So we started off with the idea of doing something around the start of the Climate Talks. We showed the dress at St Pancras station, with some projections on its back, which were more to do with what the world would look like if we don’t do enough to change things. It showed the world in three different phases, what the world looks like now, then 100 years ahead and what it would look like in the future if we didn’t do enough – mainly to do with sea level rise and how the world map will change accordingly.

In terms of the material for the dress, I had initially started off with the idea thinking that I should probably do something around fashion technology because that is where fashion currently seems to think its newness lies. It does in part, but not as much as people think. I was sitting in an airport lounge just about to go off and see my textile designer in Belfast and all I could see on the news channel were these fields of hundreds of refugee tents and it struck me at that moment that actually the dress didn’t need anything new, it needed a cloth that had humanity in it already. That already had a history and had the marks of living upon it. So I tracked down the name of the communications head of the UN and told her what my idea was, which she really liked, and asked if she would help me to find a tent. She connected me to the UNHCR in the UK and I have been working with them ever since.


                                  Picture of Dress 4 Our Time by Helen Storey at the Science Museum. Photo credit: Nour Saleh
Where did the tent come from?

Different camps are in different stages of assembly. Zaatari camp in Jordan, is the one I work with, and although initially was built in 9 days, now houses 80,000 thousand people . It has been there for 5 years so it is a relatively established camp with a gigantic soul! The refugees have begun life again, it’s an extraordinary and unrecognisable life to us, but they have begun life again. When I asked for the tent it was at the point when they were moving the refugees out of tents and settling them into what they would call caravans. Caravans are a bit like shipping containers with windows, but they are more stable structures than tents. There were a lot of tents left over, and as they don’t throw an atom away in that camp, (everything is kept and stored beautifully) it was quite easy to get one sent back to the UK.

The story behind the tent, was that of a family that walked from Syria to Jordan. It was a family of six that lived in it and knowing about their lives as well, gave the material much meaning.
How did you feel about connecting fashion to the refugee cause and to climate change? What do you feel fashion as a tool provides to be able to do that?

It kind of goes back to what you were asking about emotion. Fashion has self-interest in it. One of the most difficult things when you are talking about something that is either very complex, or massive like climate change, or the refugee crisis is that people can have great difficulty not feeling overwhelmed, or impotent. To use a medium that allows people to see it through an aspect they already have an interest in – which in this case, is our appearance in the world to others – you can kind of smuggle in, or at least open up a gap a bit wider, to talk about things that are more important than fashion and more important than our own clothes. That doorway is used to talk about these bigger things. This is why I think fashion is powerful, it can communicate in ways that academia alone can’t.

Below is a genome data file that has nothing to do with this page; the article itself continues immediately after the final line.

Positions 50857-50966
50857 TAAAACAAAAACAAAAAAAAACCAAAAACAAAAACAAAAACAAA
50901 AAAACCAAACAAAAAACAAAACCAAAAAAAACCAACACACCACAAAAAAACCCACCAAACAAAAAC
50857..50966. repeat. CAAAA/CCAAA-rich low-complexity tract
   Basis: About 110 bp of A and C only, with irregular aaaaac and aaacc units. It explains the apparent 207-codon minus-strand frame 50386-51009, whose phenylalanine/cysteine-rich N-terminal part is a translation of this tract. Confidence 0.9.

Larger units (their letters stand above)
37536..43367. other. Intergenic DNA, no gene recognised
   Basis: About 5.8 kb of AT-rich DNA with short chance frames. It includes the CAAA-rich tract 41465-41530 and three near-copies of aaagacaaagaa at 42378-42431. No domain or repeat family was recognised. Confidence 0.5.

You mentioned technology, and technology is growing fast and ever more present in the world and in ‘Dress 4 Our Time’ there was a lot of data collected, and I think I read somewhere that you said “data gives truth”, I was interested in that, if fashion is an art form, which we could argue it is, and it gives a perspective, do you think in a sense, data is similar to that, and it just gives a perspective or does it just give the truth?

Assuming the data has been collected in the right way, it’s actually emotionless until you start looking at it, or adding interpretation and asking questions of it. The UN are absolutely rigorous in the way they capture their data and in the way they present it and analyse it. When the refugee data came, i really liked the idea of working with something that had nothing to do with me whatsoever, because of course fashion and art is all about the self. It had nothing to do with me, and I could use it and rely upon it as being a truth.

UN reports, in their original form, aren’t always easy for the general public to understand, or follow, so again it’s bringing the power of fashion, self-interest, using beauty, and putting data together, allows people a way into the subject in a way they perhaps couldn’t previously imagined.
There is also a power in the notion of discovering something for your self in a new way.
The dress has moved, going from one location to the other and you have managed to create an item that is aesthetically beautiful as well has having a deeper meaning to it, how have people reacted to it?